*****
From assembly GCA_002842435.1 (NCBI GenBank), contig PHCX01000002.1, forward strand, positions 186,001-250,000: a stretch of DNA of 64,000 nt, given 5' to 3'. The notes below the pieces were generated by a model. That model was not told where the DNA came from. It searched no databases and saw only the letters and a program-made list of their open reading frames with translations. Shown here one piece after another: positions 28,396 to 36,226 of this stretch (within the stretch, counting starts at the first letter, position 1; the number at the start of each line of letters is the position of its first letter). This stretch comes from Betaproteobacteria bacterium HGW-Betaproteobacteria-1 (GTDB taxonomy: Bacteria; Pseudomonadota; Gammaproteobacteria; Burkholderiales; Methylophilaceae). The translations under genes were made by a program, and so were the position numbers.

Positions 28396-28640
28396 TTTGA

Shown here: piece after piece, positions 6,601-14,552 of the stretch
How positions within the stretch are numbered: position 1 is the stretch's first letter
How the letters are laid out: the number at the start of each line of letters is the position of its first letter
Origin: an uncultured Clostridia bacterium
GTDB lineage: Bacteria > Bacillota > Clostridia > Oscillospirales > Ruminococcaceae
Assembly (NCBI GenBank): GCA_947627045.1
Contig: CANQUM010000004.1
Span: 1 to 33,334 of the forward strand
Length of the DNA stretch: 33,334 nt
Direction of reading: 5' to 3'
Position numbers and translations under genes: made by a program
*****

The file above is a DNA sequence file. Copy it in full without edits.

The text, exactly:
From assembly GCA_002842435.1 (NCBI GenBank), contig PHCX01000002.1, forward strand, positions 186,001-250,000: a stretch of DNA of 64,000 nt, given 5' to 3'. The notes below the pieces were generated by a model. That model was not told where the DNA came from. It searched no databases and saw only the letters and a program-made list of their open reading frames with translations. Shown here one piece after another: positions 28,396 to 36,226 of this stretch (within the stretch, counting starts at the first letter, position 1; the number at the start of each line of letters is the position of its first letter). This stretch comes from Betaproteobacteria bacterium HGW-Betaproteobacteria-1 (GTDB taxonomy: Bacteria; Pseudomonadota; Gammaproteobacteria; Burkholderiales; Methylophilaceae). The translations under genes were made by a program, and so were the position numbers.

Positions 28396-28640
28396 TTTGA

Shown here: piece after piece, positions 6,601-14,552 of the stretch
How positions within the stretch are numbered: position 1 is the stretch's first letter
How the letters are laid out: the number at the start of each line of letters is the position of its first letter
Origin: an uncultured Clostridia bacterium
GTDB lineage: Bacteria > Bacillota > Clostridia > Oscillospirales > Ruminococcaceae
Assembly (NCBI GenBank): GCA_947627045.1
Contig: CANQUM010000004.1
Span: 1 to 33,334 of the forward strand
Length of the DNA stretch: 33,334 nt
Direction of reading: 5' to 3'
Position numbers and translations under genes: made by a program